Consumer confidence slips, but remains higher than expected
NEW YORK (AP) — Consumer confidence slipped in April from a seven-month high, reflecting anxiety over unemployment and rising oil prices.
The reading suggests wavering optimism about the economy in the months ahead.
The Conference Board reported Tuesday that its Consumer Confidence Index fell to 108.8 this month from a revised 110.7 in March. Still, April’s reading beat analysts’ expectations of 107.5.
“It’s a bit disappointing with the decline, but confidence still remains quite a bit better than late last year,” said Gary Thayer, chief economist at A.G. Edwards & Sons Inc. “Consumer confidence seems to be in a holding pattern right now.”
The industry group’s index, based on a monthly survey of some 5,000 U.S. households, is closely watched because consumer confidence drives consumer spending. And consumer spending accounts for about two-thirds of the nation’s economic activity.
“Volatility in the Middle East, relatively high debt loads, a stock market gasping for air and a job market that isn’t improving quickly aren’t stopping consumers, but these factors are weighing on them,” said Oscar Gonzalez, economist at John Hancock Financial Services.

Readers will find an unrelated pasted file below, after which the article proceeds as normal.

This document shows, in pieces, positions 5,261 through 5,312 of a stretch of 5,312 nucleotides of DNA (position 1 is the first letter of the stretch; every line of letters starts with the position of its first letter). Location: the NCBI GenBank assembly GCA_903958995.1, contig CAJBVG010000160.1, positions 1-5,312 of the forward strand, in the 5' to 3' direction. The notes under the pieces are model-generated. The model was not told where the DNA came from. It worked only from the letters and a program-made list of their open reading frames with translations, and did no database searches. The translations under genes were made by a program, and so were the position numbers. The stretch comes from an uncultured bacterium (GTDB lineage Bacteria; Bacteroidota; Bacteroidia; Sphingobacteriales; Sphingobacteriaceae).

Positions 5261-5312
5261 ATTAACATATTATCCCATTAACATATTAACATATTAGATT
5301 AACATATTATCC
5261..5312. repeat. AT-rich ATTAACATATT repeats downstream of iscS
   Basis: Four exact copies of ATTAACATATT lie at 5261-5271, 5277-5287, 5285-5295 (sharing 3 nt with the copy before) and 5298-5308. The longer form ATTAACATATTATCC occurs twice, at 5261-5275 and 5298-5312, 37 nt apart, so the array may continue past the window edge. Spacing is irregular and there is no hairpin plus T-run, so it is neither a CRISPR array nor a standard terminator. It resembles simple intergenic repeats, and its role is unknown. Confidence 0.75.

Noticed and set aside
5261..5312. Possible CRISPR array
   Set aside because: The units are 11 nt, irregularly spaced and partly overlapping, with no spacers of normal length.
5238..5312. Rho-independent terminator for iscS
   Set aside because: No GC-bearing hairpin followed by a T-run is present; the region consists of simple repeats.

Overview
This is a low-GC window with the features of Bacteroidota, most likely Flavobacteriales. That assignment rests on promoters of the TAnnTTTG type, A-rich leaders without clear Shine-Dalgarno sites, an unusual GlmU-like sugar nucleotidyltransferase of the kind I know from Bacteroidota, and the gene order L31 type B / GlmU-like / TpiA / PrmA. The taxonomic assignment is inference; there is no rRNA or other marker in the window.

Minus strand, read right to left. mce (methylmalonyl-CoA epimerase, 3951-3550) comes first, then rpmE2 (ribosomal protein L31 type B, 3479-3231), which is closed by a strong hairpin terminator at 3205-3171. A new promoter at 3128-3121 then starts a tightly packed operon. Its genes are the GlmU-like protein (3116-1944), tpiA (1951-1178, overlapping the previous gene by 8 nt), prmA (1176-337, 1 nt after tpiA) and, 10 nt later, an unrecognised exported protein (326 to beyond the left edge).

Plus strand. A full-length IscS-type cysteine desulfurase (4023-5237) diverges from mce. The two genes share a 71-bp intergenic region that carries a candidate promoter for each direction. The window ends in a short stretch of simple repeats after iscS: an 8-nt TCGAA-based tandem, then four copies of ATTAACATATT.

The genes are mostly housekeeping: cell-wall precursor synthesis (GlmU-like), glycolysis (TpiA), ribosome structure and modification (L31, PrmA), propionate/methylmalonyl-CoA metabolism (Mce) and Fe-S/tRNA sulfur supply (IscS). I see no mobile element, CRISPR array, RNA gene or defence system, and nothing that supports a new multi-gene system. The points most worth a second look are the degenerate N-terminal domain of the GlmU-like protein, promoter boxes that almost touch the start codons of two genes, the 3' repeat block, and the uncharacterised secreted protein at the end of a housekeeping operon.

Unemployment rose last month to 5.7 percent, and the Labor Department reported that energy prices shot up 3.8 percent in March, the biggest increase in 10 months.
The confidence index compares results to its base year, 1985, when it stood at 100. Before falling in April, consumer confidence was at its highest since August, when the reading stood at 114 prior to the Sept. 11 attacks.
Consumers rating current business conditions as good declined to 19.7 percent in April from 21.0 percent during the month before. Those who felt business conditions were bad rose to 19.4 percent from 18.3 percent.
Those expecting an improvement in business conditions in the next six months increased to 26.1 percent from 25.4 percent, while those expecting conditions to worsen also rose, to 6.4 percent from 6.2 percent in March.